Good Friday: Time for reflecting, not passing of judgment
Seldom does a Good Friday approach with as much attention to the crucifixion of Jesus as in 2004.
It began on Ash Wednesday with the release of the movie “The Passion of the Christ.” Actually, it began even earlier with controversy and promotional hype that preceded the release.
Television networks are inclined to pick up on popular themes, and several of them have shown their own films on the life and death of Jesus. Some have been re-enactments and some have been “documentary,” and their allegiance to the Biblical accounts have been varied.
One of the most extravagant was a three-hour, prime-time program on ABC this week. The host of the show was news announcer Peter Jennings, who sought to portray the reporting in the show as historical.
Jennings has made clear that his view of the Biblical story of Christ is not the one that most conservative Christians share, but he certainly is fascinated by it.
This week’s show, called “Jesus and Paul: The Word and the Witness,” focused largely on the apostle Paul. It conveyed the message that it was Paul rather than Jesus who founded Christianity. In fact, however, Jesus himself instructed his followers to spread the message of Christianity. And they did — with, of course, Paul’s inestimable help.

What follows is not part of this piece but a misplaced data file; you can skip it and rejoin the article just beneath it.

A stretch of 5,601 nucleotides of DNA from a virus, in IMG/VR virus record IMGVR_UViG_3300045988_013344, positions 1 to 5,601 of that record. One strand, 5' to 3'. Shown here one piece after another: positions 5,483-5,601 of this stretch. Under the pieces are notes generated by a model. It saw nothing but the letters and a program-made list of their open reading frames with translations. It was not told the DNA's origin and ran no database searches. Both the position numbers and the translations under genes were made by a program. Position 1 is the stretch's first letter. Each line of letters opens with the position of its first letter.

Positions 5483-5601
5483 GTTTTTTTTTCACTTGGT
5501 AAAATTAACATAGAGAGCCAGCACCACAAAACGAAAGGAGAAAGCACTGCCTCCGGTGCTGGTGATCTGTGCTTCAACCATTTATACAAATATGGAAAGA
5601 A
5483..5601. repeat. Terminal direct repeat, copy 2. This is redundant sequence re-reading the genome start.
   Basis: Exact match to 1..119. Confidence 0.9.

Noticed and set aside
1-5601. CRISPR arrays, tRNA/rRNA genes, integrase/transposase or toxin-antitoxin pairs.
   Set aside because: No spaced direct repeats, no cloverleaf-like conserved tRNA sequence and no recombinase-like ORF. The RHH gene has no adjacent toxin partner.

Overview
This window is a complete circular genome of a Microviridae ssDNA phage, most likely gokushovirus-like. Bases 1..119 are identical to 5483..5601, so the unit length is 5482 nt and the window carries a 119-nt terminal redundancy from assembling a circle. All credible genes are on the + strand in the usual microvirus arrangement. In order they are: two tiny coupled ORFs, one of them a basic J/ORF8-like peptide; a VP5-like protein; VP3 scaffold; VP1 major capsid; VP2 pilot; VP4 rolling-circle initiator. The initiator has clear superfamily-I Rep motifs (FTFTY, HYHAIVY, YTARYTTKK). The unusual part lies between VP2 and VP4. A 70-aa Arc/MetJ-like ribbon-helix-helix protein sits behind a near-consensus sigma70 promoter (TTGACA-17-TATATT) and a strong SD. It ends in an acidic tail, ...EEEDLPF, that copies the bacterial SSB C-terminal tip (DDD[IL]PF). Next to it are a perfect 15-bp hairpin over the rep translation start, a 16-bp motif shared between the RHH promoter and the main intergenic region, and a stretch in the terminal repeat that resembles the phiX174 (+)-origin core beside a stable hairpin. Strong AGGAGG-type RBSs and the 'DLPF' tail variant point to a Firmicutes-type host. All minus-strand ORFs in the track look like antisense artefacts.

Some of the theologians who were interviewed seemed to go to great lengths to try to absolve the Jewish religious leadership of responsibility for the crucifixion. The logic went something like this: The Romans wanted to kill Jesus, but neither the Romans nor the Jews wanted to ignite pandemonium in Jerusalem during Passover by arresting Him in public. So the Sanhedrin, the religious governing council, had him brought in quietly as a favor to the Roman governor, Pontius Pilate. Jesus would have been killed anyway, the theory goes, and this way riots were avoided and peace was maintained. Or something like that.
This calls to mind the controversy over “The Passion of the Christ,” Mel Gibson’s movie. Some Jews felt that the film put too much guilt on the Jewish leadership. Was the ABC show designed to ameliorate anti-Semitic feeling that the movie might have stirred?
Indeed, the movie vilified the Jewish leaders. And indeed, it embellished on the gospel accounts of the crucifixion. Neither the television show nor the movie depicted the events surrounding the crucifixion exactly as they happened.
No matter. To believers, it was not the Romans or the Jews who condemned Jesus to the cross. The suffering of the Messiah was God’s plan for salvation, as it had been foretold many years earlier by the Jewish prophets.
No purpose is served by pointing fingers and placing blame, and that certainly is not in the spirit of Jesus’ instruction to us. As we mourn His torturous death on Good Friday, we can make that suffering meaningful by a renewed dedication to His teachings, and particularly to one that, to Him, transcended all others: “My command is this: Love one another as I have loved you.”
Published in Editorials on April 9, 2004 1:03 PM